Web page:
Lawmakers may soon be urging the city of San Francisco to not hack away at the future of Sharp Park Golf Course.
The Pacifica City Council, which has offered to take control of the golf course after the San Francisco Recreation and Park Department announced in May that the municipal course may be closed, leased or sold due to dwindling revenue, will eye a resolution today to ask San Francisco to keep its status as a public course.
“We are hoping to work with San Francisco to make sure Sharp Park stays a golf course and an important recreational resource in the county,” Councilmember Jim Vreeland said recently.
A report by the Recreation and Park Department earlier this year said San Francisco public courses are draining money from The City’s operating budget. Sharp Park, which is located in Pacifica but falls under San Francisco jurisdiction, ran a $112,000 deficit this year.
The resolution by Pacifica officials, who last month formed a task force to create a financial feasibility plan for management of the course, outlines reasons for opposing the change of the golf course’s use, such as its historical significance; possible impact to the site’s ponds and other habitat areas from nongolf uses; and the recycled-water system that will soon be installed on the course.
A similar resolution will be considered by the San Mateo County Board of Supervisors on Dec. 18. Supervisor Rich Gordon, who introduced the resolution, said he supports Pacifica’s efforts to retain the course.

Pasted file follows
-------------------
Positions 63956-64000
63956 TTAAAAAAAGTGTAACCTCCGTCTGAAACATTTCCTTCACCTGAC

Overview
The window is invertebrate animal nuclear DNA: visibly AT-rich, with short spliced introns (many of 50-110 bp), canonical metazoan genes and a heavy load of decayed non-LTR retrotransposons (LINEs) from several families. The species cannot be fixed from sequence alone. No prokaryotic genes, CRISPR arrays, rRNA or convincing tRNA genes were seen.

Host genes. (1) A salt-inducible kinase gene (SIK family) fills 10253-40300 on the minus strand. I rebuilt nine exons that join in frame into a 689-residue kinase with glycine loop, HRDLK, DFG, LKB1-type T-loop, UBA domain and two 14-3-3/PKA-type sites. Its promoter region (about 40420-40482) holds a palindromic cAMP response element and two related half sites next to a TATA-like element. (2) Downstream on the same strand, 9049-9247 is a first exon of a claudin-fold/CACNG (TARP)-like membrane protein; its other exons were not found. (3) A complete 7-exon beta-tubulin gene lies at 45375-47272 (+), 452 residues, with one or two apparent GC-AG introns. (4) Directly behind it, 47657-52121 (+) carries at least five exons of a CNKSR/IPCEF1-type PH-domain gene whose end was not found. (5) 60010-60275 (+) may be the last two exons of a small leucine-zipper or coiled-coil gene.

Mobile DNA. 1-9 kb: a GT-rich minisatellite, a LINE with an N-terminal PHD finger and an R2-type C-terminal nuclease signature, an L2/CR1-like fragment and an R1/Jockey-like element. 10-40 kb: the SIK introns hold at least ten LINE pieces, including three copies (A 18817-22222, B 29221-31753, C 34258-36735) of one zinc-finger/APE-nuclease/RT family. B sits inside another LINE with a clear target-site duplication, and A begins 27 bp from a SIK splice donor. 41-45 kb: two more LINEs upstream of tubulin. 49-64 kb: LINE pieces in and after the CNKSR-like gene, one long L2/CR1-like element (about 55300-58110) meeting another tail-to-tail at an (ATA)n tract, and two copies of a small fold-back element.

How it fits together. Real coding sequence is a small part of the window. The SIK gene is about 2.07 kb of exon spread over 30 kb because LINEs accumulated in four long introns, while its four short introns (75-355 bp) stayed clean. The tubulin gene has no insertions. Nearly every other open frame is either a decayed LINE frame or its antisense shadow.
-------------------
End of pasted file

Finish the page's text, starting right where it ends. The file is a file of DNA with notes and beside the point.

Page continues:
“This has been a long-standing facility in Pacifica. It is used by San Mateo County and regional folk,” he said.
Gordon said that if San Francisco is trying to reduce expenses, giving the golf course to Pacifica may be a good option.
“If San Francisco is looking to get out from under expenses, then turning it over it to Pacifica would get them out from under expenses,” he said. “If they are trying to make money, then they would have to sell the land for some other purpose to somebody. But I don’t know that that land has tremendous value beyond its current use.”
Horace Hinshaw, a member of the Sharp Park Golf Course task force, said privatizing Sharp Park has been discussed periodically since 1973, when a professional golf group proposed to lease the course.